Journal Article

Renal transplant artery stenosis

Jadranka Buturović-Ponikvar

in Nephrology Dialysis Transplantation

Published on behalf of European Renal Association - European Dialysis and Transplant Assoc

Volume 18, issue suppl_5, pages v74-v77
Published in print July 2003 | ISSN: 0931-0509
Published online July 2003 | e-ISSN: 1460-2385 | DOI:
Renal transplant artery stenosis

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Renal transplant artery stenosis is a relatively frequent complication after transplantation, with an incidence of up to 23% being reported. The gold standard for the diagnosis still remains renal arteriography. Several imaging techniques are available to confirm the diagnosis (duplex-Doppler, nuclear magnetic resonance, spiral computerized tomography), and their use depends, in part, on the centre’s experience. The treatment can either be conservative (providing graft perfusion is not jeopardized) or by revascularization (surgical or percutaneous transluminal angioplasty). There are several unresolved questions concerning revascularization of the graft: whether and when to intervene? Is the stenosis progressive in the long term? Is hypertension alone an indication for angioplasty? How do we assess the haemodynamic significance of the stenosis? What is a significant stenosis—50, 60, 80 or 90%? Is stenosis ‘good’ for something? In Slovenia, since 1990, all renal transplant recipients are screened regularly for the presence of stenosis by duplex-Doppler (performed by nephrologists), and also in cases of deterioration of graft function or hypertension. In the majority of patients with a diagnosed stenosis, the latter was found to be stable over time (assessed by regular Doppler, graft function and hypertension control). In some patients, spontaneous regression of the stenosis was observed. Frequent Doppler assessment of these patients helps to be more conservative with angioplasty and angiography. Deterioration of graft function (with stenosis diagnosed by Doppler) is the main indication for angiography (and angioplasty). Better definition of significant stenosis and randomized studies comparing conservative treatment vs angioplasty are warranted. Duplex-Doppler seems to be the ideal screening and follow-up test.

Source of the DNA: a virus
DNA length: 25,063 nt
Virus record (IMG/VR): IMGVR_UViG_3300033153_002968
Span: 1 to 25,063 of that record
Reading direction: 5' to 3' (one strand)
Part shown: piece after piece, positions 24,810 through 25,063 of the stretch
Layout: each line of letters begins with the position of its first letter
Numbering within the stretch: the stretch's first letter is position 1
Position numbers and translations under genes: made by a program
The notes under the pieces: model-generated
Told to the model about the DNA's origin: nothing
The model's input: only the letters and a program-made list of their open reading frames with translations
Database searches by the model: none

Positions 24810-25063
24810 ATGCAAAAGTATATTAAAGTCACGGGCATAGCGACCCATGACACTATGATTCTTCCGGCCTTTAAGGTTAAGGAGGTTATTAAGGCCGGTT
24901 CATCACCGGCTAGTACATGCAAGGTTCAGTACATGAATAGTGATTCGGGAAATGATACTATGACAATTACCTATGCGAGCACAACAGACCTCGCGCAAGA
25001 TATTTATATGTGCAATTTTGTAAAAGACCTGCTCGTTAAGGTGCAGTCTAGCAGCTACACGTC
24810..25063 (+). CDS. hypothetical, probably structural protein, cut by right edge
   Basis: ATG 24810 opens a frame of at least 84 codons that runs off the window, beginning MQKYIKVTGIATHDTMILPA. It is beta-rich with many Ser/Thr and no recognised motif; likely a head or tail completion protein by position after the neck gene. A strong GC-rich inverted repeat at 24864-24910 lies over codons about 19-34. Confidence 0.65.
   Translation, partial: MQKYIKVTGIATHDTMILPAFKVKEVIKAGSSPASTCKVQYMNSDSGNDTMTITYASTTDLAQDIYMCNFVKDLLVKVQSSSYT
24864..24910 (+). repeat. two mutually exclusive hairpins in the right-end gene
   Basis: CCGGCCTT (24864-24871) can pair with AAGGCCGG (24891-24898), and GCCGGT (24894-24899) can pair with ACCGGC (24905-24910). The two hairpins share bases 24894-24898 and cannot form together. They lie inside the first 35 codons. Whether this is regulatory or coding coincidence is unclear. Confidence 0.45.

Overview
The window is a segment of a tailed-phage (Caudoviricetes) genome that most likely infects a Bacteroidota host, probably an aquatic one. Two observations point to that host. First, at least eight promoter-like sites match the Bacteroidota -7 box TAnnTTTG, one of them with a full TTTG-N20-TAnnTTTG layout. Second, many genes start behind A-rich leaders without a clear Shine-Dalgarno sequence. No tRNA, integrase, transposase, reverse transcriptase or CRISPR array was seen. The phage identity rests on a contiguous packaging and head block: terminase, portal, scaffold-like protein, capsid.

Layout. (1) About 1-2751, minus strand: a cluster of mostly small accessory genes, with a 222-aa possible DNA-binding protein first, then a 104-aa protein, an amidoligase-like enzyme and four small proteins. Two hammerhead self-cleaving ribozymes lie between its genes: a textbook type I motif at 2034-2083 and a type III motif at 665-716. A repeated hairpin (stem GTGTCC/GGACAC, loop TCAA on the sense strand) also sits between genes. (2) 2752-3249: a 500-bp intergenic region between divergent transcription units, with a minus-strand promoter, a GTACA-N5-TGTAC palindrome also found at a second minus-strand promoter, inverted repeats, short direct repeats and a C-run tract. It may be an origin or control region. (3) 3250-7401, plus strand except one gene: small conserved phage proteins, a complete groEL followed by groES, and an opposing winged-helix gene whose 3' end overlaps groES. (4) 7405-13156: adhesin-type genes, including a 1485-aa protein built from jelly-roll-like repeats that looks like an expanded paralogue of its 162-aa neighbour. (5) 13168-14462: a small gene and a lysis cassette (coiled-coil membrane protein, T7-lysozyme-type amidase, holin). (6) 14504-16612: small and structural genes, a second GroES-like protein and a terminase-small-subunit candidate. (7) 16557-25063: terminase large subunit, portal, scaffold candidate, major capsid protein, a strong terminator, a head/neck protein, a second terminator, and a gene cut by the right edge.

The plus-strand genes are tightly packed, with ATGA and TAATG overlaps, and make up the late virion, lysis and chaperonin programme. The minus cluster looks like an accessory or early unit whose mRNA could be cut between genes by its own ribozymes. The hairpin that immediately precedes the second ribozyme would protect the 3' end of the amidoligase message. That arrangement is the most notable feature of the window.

Keywords: kidney allograft; percutaneous angioplasty; renal artery stenosis; transplant

Journal Article.  2090 words. 

Subjects: Nephrology

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